Antibiotics have been shown to be as effective as surgery in many cases of appendicitis in adults. A recent review shows the same effectiveness in children.
This does not mean that antibiotics should be used for any little tummy ache. Indiscriminate use of antibiotics leads to antibiotic resistance. It also doesn’t mean that all cases of acute appendicitis should be treated with antibiotics.
Although cases treated with antibiotics did just as well as the patients who underwent surgery, the medication-treated people had a 14% chance of a recurrent episode of appendicitis. Some of those did ultimately have surgery after all.
Another surprising use of antibiotics is in cancer. Certain antibiotics have also been shown to significantly increase survival in lung cancer patients and leukemia patients. These treatments harness a common side effect of some antibiotics that harm the cell’s energy-producing units, called mitochondria. It turns out that the mitochondria in every human cell probably evolved from bacteria billions of years ago. The antibiotics are thought to attack the mitochondria of cancer stem cells, potentially killing the tumor at its roots.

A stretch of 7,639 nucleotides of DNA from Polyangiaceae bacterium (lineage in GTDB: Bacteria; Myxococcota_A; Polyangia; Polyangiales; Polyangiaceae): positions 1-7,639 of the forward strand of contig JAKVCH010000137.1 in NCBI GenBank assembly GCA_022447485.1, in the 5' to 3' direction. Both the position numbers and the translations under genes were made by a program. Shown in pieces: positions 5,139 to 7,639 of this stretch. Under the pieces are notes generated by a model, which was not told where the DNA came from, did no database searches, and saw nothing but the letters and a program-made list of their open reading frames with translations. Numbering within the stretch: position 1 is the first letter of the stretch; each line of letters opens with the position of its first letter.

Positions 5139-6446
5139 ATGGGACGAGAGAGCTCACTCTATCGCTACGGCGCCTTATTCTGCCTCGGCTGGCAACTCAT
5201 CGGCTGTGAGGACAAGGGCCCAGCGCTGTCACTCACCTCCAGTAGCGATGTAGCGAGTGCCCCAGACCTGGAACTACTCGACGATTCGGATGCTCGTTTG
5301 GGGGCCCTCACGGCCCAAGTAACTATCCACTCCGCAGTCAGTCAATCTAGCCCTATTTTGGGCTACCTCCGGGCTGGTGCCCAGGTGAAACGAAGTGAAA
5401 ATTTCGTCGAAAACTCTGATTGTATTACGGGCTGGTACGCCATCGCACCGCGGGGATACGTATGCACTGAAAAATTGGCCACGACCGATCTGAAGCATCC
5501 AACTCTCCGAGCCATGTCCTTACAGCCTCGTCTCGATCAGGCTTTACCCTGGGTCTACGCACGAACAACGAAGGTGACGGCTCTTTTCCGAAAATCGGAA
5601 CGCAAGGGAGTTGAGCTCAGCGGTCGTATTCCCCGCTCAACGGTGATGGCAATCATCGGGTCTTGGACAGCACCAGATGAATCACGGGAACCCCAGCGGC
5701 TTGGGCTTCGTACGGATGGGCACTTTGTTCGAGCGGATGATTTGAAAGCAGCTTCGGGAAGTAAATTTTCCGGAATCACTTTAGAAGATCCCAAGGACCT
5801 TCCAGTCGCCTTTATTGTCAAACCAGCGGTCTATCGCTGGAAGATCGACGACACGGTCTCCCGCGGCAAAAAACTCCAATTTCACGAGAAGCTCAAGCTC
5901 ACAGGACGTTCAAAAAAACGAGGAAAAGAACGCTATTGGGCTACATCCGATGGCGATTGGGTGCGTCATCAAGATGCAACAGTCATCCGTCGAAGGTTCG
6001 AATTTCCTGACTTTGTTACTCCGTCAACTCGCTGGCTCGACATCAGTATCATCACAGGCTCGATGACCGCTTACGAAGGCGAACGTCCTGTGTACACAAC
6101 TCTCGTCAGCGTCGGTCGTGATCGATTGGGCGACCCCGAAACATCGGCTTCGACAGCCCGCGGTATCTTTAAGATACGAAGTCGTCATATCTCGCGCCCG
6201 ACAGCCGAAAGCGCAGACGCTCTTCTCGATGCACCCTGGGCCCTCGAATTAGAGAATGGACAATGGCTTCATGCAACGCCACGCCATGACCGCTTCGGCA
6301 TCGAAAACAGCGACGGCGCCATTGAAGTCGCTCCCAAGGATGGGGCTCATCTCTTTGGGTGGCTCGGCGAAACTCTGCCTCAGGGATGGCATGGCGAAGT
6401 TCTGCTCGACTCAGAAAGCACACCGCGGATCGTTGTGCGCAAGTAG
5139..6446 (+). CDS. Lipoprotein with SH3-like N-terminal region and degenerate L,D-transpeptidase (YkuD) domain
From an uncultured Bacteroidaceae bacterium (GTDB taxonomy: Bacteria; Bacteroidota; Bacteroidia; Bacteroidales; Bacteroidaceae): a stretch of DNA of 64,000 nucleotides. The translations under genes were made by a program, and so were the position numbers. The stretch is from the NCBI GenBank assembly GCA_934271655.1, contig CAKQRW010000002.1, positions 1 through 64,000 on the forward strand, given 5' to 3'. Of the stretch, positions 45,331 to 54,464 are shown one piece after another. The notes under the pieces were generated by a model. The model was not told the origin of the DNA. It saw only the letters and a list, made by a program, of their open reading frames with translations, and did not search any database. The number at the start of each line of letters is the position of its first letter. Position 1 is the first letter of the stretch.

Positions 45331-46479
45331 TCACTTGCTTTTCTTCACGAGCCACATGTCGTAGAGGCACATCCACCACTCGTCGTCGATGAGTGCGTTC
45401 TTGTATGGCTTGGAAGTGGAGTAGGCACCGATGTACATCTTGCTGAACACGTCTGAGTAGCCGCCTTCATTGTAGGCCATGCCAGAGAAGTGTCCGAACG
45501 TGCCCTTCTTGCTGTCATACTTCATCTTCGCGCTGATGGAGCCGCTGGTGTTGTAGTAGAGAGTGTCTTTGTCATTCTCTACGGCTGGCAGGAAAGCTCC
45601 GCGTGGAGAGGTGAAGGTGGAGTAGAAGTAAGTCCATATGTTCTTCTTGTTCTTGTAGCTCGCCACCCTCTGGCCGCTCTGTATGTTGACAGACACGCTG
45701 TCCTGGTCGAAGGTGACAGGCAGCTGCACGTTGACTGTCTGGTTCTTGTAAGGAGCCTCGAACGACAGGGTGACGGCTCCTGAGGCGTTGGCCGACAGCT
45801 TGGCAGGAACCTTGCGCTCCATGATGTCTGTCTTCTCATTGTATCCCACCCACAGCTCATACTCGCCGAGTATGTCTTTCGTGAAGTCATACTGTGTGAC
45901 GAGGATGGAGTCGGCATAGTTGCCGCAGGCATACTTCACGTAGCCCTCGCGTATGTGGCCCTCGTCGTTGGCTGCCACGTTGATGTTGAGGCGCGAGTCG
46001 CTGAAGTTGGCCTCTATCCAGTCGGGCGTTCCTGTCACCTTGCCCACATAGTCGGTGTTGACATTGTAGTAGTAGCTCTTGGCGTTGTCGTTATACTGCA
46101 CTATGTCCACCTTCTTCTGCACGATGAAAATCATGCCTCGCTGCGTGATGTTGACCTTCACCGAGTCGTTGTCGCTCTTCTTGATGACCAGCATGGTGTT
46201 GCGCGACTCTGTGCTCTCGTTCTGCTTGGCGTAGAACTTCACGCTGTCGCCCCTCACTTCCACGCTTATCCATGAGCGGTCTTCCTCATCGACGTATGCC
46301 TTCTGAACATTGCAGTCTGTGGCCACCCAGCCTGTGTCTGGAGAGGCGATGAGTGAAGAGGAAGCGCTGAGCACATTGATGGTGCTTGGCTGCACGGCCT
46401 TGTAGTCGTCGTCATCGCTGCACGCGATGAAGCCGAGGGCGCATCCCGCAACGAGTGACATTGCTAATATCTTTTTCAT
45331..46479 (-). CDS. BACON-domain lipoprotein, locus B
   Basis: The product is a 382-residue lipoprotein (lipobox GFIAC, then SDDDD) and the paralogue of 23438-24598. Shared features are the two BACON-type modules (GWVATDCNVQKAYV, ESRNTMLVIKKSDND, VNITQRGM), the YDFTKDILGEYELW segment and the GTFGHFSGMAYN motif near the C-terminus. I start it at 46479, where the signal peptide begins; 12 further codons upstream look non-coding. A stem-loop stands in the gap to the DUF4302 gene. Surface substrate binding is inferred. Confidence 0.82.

An unexpected source of antibiotics is the hair of the sloth, the slow moving mammal found in the wilds of Central and South America. A fungus growing on the sloth hair inhibits bacterial growth, but also acts against the malaria parasite and some viruses, as well as inhibiting growth of breast cancer cells.
Antibiotics right in your kitchen include garlic, with its ingredient allicin being under investigation by drug companies to be the basis of a new drug. An oil from the oregano plant, carvacrol, appears to be the active ingredient for its antibacterial effect. Sulfur compounds derived from fermented cabbage inhibit the growth several species of bacteria. Turmeric extracts inhibit growth of the common bacteria Staph aureus and E coli. Celery seed, cumin, fennel seed, basil, and rosemary also have antibacterial actions.
Tip for the smart consumer: Find out more about the rational use of antibiotics in No-Nonsense Guide To Antibiotics: Dangers, Benefits & Proper Use by Moira Dolan, MD